beings by creating a significant
impact on the environment?
Helpful Links
Definitions of significant impact can be found on the Council of
Environmental Quality’s website (Sec.
1508.27 Significantly).
http://ceq.eh.doe.gov/nepa/regs/ceq/1508.htm#1508.27
U.S. DEPARTMENT OF HOMELAND SECURITY | OFFICE OF GRANTS AND TRAINING
APPENDIX G
BIANNUAL STRATEGY
IMPLEMENTATION
REPORT GUIDANCE
U.S. DEPARTMENT OF HOMELAND SECURITY | OFFICE OF GRANTS AND TRAINING
G-1
Biannual Strategy Implementation Report Guidance
A. Biannual Strategy Implementation Report (BSIR) Web Application
G&T will provide a web application for submission of the BSIR. All
reports must be
completed and submitted to G&T electronically using the web application.
All
information submitted to G&T through these reports is considered to be
dynamic. Each
report submitted will be stored as a historical record of that
submission. Updates will be
made during subsequent submissions. It is therefore critical that each
report submitted
be comprehensive and include a thorough update of all information
requested. All
reports must be transmitted via the web in accordance with G&T-scheduled
submission
deadlines. The URL to the new web application is
https://www.reporting.odp.dhs.gov/.
B. BSIR Report
For this grant process, applicants are not required to provide budget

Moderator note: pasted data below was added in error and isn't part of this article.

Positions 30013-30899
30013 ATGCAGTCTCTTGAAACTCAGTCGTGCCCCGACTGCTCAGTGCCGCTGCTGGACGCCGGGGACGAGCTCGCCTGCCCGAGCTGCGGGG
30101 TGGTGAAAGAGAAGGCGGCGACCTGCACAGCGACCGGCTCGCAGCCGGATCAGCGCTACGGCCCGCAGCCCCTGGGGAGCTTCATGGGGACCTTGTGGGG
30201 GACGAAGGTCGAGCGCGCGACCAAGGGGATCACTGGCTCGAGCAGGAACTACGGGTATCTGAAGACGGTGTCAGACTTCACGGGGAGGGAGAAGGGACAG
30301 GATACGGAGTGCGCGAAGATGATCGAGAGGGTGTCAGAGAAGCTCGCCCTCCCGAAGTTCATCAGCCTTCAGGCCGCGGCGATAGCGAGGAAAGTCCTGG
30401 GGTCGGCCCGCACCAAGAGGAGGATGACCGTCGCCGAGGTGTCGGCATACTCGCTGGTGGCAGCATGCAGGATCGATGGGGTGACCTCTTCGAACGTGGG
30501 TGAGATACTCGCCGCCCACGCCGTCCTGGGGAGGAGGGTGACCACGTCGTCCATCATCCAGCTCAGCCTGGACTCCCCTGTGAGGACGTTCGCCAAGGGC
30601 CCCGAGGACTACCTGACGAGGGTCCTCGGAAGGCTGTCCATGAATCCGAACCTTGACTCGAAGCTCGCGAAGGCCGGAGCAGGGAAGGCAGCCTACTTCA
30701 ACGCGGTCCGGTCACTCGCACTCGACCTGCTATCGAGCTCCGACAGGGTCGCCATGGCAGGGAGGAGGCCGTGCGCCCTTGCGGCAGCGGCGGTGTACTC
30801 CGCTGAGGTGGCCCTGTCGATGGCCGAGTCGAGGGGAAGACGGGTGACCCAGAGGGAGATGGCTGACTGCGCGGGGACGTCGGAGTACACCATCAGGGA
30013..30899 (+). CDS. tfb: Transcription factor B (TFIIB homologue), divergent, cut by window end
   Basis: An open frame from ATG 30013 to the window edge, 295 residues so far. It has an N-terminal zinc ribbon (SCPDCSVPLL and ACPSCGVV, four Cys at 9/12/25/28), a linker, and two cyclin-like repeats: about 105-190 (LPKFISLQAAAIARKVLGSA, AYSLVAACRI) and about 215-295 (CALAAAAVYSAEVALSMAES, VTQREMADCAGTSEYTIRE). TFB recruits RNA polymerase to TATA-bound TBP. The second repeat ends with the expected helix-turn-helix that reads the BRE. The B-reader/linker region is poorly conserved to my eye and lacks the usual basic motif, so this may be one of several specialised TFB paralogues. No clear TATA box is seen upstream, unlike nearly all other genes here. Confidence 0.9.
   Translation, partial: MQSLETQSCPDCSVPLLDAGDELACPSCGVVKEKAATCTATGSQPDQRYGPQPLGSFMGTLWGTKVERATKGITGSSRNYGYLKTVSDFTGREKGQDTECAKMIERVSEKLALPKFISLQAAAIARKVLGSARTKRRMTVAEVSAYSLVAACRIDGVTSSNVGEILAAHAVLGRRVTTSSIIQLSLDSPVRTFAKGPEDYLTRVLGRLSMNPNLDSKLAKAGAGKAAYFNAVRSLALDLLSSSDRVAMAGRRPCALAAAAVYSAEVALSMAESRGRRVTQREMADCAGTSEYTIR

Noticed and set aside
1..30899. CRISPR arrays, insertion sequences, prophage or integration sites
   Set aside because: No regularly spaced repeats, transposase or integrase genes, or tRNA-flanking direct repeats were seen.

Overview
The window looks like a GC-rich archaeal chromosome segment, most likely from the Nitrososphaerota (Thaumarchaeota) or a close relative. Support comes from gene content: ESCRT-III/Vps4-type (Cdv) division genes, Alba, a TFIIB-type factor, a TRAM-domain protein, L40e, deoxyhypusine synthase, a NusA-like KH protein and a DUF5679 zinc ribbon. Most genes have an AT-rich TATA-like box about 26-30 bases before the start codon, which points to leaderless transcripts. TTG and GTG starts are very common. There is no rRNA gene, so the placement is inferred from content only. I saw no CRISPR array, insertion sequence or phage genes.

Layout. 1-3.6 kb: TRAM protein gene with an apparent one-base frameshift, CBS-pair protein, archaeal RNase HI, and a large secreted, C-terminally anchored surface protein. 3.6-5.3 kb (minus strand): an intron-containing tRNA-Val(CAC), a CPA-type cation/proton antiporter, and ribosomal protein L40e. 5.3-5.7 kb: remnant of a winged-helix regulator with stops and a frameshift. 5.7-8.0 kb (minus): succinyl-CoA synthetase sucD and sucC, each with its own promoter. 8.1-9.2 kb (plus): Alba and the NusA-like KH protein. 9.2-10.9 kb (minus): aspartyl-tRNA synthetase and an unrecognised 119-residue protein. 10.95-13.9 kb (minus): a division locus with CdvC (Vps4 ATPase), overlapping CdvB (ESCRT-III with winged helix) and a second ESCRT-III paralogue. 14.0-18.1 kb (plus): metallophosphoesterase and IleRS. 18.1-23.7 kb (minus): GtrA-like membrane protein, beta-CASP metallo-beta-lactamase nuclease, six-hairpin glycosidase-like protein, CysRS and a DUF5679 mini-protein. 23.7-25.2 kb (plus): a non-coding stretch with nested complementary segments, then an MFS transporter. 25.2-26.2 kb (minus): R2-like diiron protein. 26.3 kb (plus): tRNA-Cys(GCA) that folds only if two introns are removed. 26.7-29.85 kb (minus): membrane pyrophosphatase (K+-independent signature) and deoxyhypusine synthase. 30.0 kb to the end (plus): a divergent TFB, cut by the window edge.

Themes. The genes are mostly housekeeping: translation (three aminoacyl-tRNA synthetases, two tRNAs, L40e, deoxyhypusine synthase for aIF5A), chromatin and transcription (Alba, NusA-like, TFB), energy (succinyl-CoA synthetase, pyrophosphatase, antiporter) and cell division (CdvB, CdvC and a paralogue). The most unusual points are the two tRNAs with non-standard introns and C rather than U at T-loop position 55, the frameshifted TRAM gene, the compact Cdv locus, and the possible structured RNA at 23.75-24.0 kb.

detail worksheets
with their application. However, grantees will be required to submit
budget data to
G&T via the web as part of their June and December BSIR submissions. The
BSIRs should account for all funds awarded, and the applicable SAAs are
responsible for completing and submitting all BSIR reports to G&T.
The BSIR is a detailed report of the planned activities associated with
G&T grant
funding. BSIR submissions are required to be completed biannually, and
are due on
July 31st and January 31st of each year. The BSIR will provide a complete
accounting of
how the state has complied with the requirement to pass through 97% of
all funds to
transit agencies, and will also demonstrate how the planned expenditure
of grant funds
will be used to administer the grant and to fund the critical resource
gaps identified in
the RTSS. This will be accomplished through the specific identification
of a project or
projects to be accomplished by each sub-grantee with funds provided
during the grant
award period. All funds provided must be linked to one or more projects.
States are
reminded to keep a record of sub-grantee budget worksheets and must make
them
available for DHS review upon request.
This report must be completed for all funds retained by the state and for
each subaward.
Allocation of all financial resources provided through the FY 2006 TSGP
must
be used to fund the critical resource gaps identified in the RTSS.